€ 16 / € 13 (-25/65+)
Meet the artist after the performance on 24/05
How does noise sound in the ears of movement? What does dance look like in the eyes of music? And how deeply does rhythm resonate in both? Swedish choreographer/performer Alma Söderberg addresses these questions in a practice characterised by an intense interweaving of sound and movement. Her new creation, Deep Etude, is a phenomenological study of both codes. Söderberg embodies polyrhythms and makes sound and movement distinguishable from each other. With much expression, she manipulates both of these languages, changes their place, hauls each of them separately to the foreground or background, makes one visible and the other invisible. Body and voice are her only instruments; the apparent naturalness with which she handles them evokes admiration. A phenomenon.
By and with
Lechat W. DeHendrik
Kunstenfestivaldesarts, Charleroi danse
Kunstenfestivaldesarts, BUDA, PACT Zollverein, Riksteatern, Vooruit
Swedish Arts Council (Kuturrådet)
STUK, BUDA, Kunstenwerkplaats de Pianofabriek, Tanzfabrik, Charleroi Danse/Raffinerie, Beursschouwburg
The artist is supported by
apap – Performing Europe 2020, co-funded by the Creative Europe Programme of the European Union
The depth and the square
Virginia Woolf, when talking about her book Orlando explained that in this case, as opposed to in other books, she did not ‘go into the depths to see the shapes square up’. Even though this sentence was about explaining what she didn’t do, it got stuck on my mind like a refrain. To see the shapes square up, to go into the depths, the depth and the square, the shape is a square and the square as a verb. At around the same time I listened to Pauline Oliveros cult album Deep Listening. Together with two other musicians later to form the Deep Listening Band she descended deep into an underground cistern with a very long reverb. They recorded their first album there and then; long extended tones curve and carve, expand themselves vertically and horizontally in layers of textural sound. As I listened I started thinking of what would happen if one would introduce rhythm into Oliveros deep listening practice? What is it to listen deeply to rhythm? Perhaps there was a relation between the squares and the rhythm I thought, perhaps that was why I liked what feels like a slightly contradictory relation between the depth and the shapes squaring up?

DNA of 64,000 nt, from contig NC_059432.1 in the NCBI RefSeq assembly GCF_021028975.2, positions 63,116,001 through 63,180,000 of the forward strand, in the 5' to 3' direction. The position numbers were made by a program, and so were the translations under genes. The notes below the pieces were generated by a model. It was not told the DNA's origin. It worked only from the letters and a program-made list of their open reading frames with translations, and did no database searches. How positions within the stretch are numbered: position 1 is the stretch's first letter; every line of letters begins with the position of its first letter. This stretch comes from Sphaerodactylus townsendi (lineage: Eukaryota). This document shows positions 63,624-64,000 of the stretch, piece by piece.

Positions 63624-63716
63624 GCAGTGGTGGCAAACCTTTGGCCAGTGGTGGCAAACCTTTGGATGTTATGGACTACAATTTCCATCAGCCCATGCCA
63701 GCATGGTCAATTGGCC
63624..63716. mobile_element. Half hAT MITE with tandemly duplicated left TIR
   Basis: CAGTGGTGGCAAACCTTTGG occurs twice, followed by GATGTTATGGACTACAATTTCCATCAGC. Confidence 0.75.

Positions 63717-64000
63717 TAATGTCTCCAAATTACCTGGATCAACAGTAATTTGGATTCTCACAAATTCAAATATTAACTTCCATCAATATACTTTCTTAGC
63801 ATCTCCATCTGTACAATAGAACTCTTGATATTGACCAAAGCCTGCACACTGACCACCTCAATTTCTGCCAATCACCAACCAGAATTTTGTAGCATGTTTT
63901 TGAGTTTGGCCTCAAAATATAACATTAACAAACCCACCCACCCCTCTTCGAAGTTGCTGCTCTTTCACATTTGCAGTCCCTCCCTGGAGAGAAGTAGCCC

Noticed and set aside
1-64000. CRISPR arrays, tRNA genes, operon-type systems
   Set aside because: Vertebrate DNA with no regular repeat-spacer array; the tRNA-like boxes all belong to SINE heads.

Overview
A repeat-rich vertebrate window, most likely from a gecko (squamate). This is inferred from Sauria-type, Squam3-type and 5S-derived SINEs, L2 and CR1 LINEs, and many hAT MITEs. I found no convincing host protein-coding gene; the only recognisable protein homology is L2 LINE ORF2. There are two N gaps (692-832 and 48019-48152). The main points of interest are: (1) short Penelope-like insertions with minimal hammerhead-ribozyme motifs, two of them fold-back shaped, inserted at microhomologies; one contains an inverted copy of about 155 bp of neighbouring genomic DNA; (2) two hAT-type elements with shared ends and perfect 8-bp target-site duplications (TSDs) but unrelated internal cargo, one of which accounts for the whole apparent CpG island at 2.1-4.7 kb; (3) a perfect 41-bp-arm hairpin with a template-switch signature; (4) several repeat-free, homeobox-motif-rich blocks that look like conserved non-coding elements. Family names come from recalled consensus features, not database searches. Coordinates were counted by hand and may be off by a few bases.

At around the same time I started thinking of polyrhythm thanks to a conversation I had with the researcher Jonas Rutgeerts. Polyrhythm, the layering of several rhythms of different lengths felt like a good starting point when thinking about rhythm in relation to deep listening. A polyrhythm encourages the listener to engage actively with the rhythm, as it can shift and change depending on how one listens. The listener can choose her groove by giving emphasis to different sounds within the composition, making it shift its weight, making the beat stumble for a moment, become limp before it slowly settles in a new pace. I thought of how the choreography that I was developing as a structure creates a space of listening; where different rhythms of different lengths create a sort of cube or architecture within which the dance takes place. And at the same time the dance is also helping to construct the same architecture. Hendrik Willekens started experimenting with making layers of cross- and polyrhythms and I started working with these in the studio, using my voice and body to emphasize what it was I heard or add onto the composition what I didn’t hear. Especially one part of what Hendrik made had that cube like character, we called it the ‘lazy bass’ and it became a central part of the composition. I tried to somehow describe what I heard with my body, sometimes focusing on the base and it’s synthesis, sometimes of the bells, sometimes on a syncopation that is not there but insinuated. Before going into the studio I had the intention to make a lecture performance in which I wanted to talk about my relation to rhythm. As it turns out I think that there is still an element of explanation and description present but it is transmitted through movement and rhythmical sound instead of through lecturing.